In the decades following the novel, Uncle Tom transformed into a stereotype of Black masculinity characterized by docility, castrated sexuality, a happy-to-please-whites attitude with a safe, child-like essence, at the same time. Shirley Temple’s blond ringlets paired with Bill “Bojangles” Robinson’s soft-shoe routine in their “buddy” films of the 1930s is one example of the cinematic repackaging of Stowe’s Uncle Tom and his child-patron, Little Eva.
The servile Uncle Tom has been reproduced in Joel Chandler Harris’ Uncle Remus tales published in the 1880s, later adapted by Disney for Song of the South. Uncle Tom also became a feature at blackface minstrel shows known as “Tom shows.” Later, he mutated into commodity spokespersons such as Rastus the Cream of Wheat trademark and Uncle Ben.
The concept of the sellout Uncle Tom, however, is characterized by the idea of a Black man who appears only interested in serving whites, the government, corporations or “the system” generally. The insult is meant to connote that these men, these “Uncle Toms” will ensure that white needs come before the needs of both the Black community and themselves.
Men (or the fictionalized characters of men) who have faced accusations of being a sellout Uncle Tom include the film roles of actors like Sidney Poitier and, later, Bill Cosby during the height of his fame in the ‘70s and ’80s, as well as Christopher Darden during the O.J. Simpson trial (not to mention O.J. himself), and even athletes like Tiger Woods.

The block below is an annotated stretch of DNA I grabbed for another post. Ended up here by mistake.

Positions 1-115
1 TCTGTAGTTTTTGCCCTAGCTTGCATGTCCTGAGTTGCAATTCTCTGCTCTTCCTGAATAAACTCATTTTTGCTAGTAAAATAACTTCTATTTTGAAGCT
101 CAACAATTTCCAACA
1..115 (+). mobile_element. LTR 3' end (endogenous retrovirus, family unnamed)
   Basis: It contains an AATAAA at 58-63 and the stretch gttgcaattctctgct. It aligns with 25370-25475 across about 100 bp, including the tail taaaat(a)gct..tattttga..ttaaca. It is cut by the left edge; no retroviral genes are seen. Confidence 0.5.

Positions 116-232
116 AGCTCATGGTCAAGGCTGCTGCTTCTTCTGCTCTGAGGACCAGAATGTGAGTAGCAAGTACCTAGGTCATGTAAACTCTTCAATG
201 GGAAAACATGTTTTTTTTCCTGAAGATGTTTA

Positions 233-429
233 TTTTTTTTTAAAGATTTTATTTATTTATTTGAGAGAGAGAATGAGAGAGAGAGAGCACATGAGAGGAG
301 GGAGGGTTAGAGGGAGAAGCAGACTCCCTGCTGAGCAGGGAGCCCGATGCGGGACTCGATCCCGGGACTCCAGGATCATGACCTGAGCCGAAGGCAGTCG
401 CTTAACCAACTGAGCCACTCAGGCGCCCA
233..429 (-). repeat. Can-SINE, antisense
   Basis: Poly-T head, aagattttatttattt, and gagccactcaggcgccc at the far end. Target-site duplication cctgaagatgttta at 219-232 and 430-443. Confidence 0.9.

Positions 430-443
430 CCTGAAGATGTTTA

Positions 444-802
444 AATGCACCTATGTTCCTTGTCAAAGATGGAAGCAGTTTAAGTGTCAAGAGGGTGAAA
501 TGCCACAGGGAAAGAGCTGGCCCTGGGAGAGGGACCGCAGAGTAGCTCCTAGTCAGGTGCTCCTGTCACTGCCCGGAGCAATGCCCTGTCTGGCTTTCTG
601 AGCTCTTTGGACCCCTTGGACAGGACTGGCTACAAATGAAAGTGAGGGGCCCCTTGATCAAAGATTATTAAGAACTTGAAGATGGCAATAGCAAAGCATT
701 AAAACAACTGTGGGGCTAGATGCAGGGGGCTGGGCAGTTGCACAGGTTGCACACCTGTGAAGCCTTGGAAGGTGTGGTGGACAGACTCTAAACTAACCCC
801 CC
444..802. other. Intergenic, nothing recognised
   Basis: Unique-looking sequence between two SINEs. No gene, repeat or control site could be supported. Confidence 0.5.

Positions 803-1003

Black people hate him, but it also seems we cannot live without him. The trope is especially brought up when it comes to political figures. Some political careers have been marred by Uncle Tom accusations. This includes people like Supreme Court Justice Clarence Thomas, and more recently Kentucky’s Attorney General Daniel Cameron.
Foils for Black social progress
The challenges that are brought to contemporary Black men in positions of authority, power and prestige who are either in service to white institutions or become the public spokespersons for white companies are very real.
The reason these Black men are accused of Uncle Tomism is that communities suspect them of thwarting Black social progress. It is a reliable trope called upon during moments when a Black individual is perceived by the Black community as maligning the race in order to win favour with white authority and institutions.
Beyond politics, we are surrounded with imagery of Black men who serve one purpose: to make the public (imagined as white) feel safe. They are useful only if they are clearly committed to the American way of life, which is to say consumer culture. From Uncle Remus there to sell white childhood innocence, Uncle Ben to sell rice, and even Michael Jordan’s squeaky-clean image, this image of Black masculinity has had a firm grip on what it means to be a Black man in North American society.
Why can Uncle Tom not just fade from memory, as have so many other characters from other mid-19th-century novels?
Stowe may have created this character to support the abolition of slavery. However, through constant reinvention and reproduction, Uncle Tom will continue to exist if the Black community remains divided on how to live within a capitalist system built on slave labour.
Yet this figure also reminds us to look deeper and to ask difficult questions about how we choose to relate to white society and its institutions. Uncle Tom will persist as long as anti-Blackness persists.
This article is adapted from Cheryl Thompson’s forthcoming book, ‘Uncle: Race, Nostalgia and the Politics of Loyalty’ (Coach House Books).
Listen to Cheryl Thompson on Episode 1 of Don’t Call Me Resilient, a new podcast from The Conversation.
Editor’s note: This article is republished from The Conversation under a Creative Commons license.
Cheryl Thompson, Assistant Professor, Creative Industries, Ryerson University